A 2500 in a Millionaire Event (1/2)

by Alejandro Ramirez
10/18/2014 – $100,000. For a grandmaster that has not breached the top 100, let alone the top 20, and besides the World Cup, when can a grandmaster compete in a tournament that has $100,000 as its first prize? GM Alejandro Ramirez took his risk of $1,000 to participate in a unique tournament in Las Vegas. He brings us his unique Millionaire Chess impressions.

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$100,000. I'm not a tennis player, or a golfer. I don't kick around a ball for 90 minutes nor will I ever be able to dunk. In my sport, I'm not playing the Grand Prix circuit or the World Championship. Even then, I consider myself a relatively lucky grandmaster. I have been able to pull a few tournaments where I have won more than $10,000, and many over $3,000, but even my U.S. Championship winnings for second place pale in comparison to the first prize at Millionaire Chess in Las Vegas.

Alexandra Lee, a key production person for the event, Maurice Ashley and his partner Amy Lee

I heard of of this tournament as soon as it was announced; Maurice Ashley's newest venture, together with his partner Amy Lee. I remember sitting in my room in Costa Rica (I was visiting family at the time) and just kind of quietly laughing at the idea. $1,000 entry fee, even for grandmasters? A prize fund that required 1,500 players for the tournament to "break even"? It was ludicrous, but I quietly hoped it would happen. I'm a hopeful for chess, and I couldn't care less if Carlsen is raking in millions a year, I selfishly care more that a strong grandmaster can make a living playing the sport that he loves, something that is not realistic outside a certain very top level of player, usually while they play in the most remote locations of the World.

I signed up very early to the tournament. As I said, I have had luck as a grandmaster and to me the entry fee was easily affordable. Even if I didn't place in the big money, as long as I was in the top 50 of the event I would get my entry fee refunded. The costs of hotel, flight and others... well, I do like going to Las Vegas, so it wasn't that bad.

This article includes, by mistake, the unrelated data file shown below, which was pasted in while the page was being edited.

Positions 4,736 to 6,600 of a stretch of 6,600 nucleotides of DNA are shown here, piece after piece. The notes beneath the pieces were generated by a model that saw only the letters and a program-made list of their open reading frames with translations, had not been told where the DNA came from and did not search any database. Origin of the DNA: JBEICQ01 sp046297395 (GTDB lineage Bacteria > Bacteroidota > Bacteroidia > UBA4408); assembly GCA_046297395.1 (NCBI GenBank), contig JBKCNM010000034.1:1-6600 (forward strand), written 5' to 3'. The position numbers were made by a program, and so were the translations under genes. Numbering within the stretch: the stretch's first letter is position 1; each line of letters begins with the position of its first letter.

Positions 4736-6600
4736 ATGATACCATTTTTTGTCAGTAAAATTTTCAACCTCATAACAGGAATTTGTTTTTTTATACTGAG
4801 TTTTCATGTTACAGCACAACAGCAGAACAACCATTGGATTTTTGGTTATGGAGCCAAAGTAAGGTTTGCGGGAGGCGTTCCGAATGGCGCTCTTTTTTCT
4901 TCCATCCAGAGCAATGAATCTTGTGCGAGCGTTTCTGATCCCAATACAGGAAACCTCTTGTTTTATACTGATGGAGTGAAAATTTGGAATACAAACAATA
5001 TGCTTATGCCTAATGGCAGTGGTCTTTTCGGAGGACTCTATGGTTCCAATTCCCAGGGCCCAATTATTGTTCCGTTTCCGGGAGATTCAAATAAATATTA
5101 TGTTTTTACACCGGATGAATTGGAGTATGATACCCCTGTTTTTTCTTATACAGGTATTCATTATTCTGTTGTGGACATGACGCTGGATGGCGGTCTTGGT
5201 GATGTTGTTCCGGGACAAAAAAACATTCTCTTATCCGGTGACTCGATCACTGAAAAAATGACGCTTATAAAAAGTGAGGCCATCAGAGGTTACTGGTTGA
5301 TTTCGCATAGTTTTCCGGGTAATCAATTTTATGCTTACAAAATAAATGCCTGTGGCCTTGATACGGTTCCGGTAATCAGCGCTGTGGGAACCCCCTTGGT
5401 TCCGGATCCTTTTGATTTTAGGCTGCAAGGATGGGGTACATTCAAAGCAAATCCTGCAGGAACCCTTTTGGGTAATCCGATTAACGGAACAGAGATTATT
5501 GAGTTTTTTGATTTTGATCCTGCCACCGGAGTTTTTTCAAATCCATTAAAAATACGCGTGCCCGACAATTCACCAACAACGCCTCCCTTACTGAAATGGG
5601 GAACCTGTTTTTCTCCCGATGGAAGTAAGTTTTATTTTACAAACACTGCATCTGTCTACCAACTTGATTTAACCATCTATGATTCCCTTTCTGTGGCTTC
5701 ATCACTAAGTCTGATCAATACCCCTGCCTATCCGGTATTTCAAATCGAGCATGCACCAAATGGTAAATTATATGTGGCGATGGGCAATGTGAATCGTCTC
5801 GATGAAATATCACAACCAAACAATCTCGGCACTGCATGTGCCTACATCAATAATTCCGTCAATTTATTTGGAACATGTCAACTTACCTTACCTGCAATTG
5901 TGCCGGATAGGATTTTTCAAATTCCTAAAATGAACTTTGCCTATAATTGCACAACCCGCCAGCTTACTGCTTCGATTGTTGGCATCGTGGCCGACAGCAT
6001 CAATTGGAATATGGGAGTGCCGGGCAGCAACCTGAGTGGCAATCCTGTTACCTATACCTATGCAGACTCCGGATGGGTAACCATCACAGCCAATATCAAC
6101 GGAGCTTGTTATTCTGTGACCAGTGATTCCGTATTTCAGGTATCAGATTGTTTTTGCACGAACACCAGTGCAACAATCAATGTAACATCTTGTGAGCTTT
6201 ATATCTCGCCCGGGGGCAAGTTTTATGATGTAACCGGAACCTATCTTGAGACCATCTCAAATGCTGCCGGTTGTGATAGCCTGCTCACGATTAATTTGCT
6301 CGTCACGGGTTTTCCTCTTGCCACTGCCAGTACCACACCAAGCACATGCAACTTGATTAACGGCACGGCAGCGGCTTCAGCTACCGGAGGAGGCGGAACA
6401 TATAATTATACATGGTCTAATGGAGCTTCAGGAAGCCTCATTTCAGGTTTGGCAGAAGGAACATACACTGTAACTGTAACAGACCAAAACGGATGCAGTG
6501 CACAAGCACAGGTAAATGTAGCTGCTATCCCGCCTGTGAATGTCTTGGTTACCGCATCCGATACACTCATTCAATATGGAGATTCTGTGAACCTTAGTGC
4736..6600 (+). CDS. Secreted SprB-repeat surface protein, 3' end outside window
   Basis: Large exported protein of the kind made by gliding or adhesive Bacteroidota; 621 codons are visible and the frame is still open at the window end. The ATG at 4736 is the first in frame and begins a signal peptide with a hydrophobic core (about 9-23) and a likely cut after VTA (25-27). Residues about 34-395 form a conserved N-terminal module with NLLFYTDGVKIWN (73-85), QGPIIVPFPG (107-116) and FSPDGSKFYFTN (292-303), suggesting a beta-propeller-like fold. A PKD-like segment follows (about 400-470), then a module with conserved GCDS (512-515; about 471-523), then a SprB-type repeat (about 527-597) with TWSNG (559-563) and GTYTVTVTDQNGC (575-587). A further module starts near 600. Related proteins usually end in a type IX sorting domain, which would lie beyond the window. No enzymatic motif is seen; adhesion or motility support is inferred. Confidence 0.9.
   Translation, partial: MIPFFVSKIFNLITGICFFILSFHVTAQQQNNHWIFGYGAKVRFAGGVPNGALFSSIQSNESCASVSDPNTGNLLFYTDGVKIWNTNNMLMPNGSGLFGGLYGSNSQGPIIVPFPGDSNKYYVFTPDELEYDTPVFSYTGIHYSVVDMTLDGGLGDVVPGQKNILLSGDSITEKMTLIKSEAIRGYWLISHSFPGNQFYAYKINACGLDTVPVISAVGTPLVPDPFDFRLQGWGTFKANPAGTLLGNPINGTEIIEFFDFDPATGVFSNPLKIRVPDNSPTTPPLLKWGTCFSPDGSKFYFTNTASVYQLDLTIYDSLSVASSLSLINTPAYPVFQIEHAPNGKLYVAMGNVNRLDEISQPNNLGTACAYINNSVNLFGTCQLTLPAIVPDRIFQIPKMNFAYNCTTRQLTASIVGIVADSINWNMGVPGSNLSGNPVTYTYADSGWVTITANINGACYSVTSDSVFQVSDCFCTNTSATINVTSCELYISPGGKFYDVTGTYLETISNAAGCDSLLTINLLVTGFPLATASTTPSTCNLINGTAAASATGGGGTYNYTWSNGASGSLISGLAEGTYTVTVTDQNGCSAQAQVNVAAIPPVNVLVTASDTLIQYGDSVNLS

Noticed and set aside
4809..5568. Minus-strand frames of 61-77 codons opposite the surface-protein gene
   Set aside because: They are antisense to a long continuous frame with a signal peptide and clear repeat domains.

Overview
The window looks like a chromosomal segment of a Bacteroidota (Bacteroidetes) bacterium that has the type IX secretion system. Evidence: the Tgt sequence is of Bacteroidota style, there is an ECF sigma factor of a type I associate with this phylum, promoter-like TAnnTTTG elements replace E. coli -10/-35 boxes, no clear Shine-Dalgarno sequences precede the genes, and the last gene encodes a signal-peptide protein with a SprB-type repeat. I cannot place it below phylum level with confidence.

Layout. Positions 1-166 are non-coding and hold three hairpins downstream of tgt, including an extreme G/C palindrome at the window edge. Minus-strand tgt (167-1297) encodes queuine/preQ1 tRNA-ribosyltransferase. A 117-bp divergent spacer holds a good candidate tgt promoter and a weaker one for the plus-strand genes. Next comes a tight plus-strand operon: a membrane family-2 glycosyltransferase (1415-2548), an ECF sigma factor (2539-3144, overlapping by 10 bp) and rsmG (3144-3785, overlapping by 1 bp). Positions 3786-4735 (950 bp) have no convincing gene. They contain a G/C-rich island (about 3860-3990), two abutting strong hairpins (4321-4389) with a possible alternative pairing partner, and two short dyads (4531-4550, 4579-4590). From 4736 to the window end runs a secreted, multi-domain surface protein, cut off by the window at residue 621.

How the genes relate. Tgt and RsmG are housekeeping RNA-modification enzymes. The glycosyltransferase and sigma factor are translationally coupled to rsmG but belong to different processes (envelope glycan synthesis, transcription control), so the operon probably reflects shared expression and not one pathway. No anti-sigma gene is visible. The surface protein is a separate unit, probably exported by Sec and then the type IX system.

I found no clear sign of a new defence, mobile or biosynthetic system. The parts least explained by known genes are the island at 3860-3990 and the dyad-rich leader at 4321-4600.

Some months before the tournament started it was quite clear that they would not reach their goals in players. The organizers claimed that it would be acceptable, as long as the tournament received attention and that their business endeavor paid off in future editions.

Going to Las Vegas

Originally I had planned to room in Las Vegas with my friend Parimarjan Negi, a young grandmaster from India. Not only is splitting costs nice, I always feel that rooming with a strong player keeps your mind focused on the tournament... Las Vegas is full of temptation everywhere. Unfortunately, Negi couldn't make it as he had conflicts with his midterms at Stanford University. The tournament offered refunds of entry fees up to October 2nd, and he took the opportunity right on time. Luckily one of my other good friends in the tournament, Ioan-Cristian Chirila, jumped at the opportunity to share a room.

Planet Hollywood is a relatively nice hotel in Las Vegas. Image from PH's official website.

I decided to spend a few days in North California to visit both Negi and Chirila (they just both happen to live in the Bay Area) and practice some chess before the event. Arun Sharma was graceful enough to host me (and some other visitors) for a few days before the tournament, and after that it was showtime.

I arrived a day early to the tournament. A limo was waiting for me (the first 20 grandmasters to sign up got a free limo ride to their hotel in Vegas). Also waiting was a small camera crew. They wanted to record the glamorous experience that this tournament was supposed to be. A limo ride was definitely not a bad start. My driver was Cuban, and in Spanish he asked me if I was some kind of celebrity. "Not really" was the closest I could answer, "But this happens once in a while".

The strip: an easy place to get lost.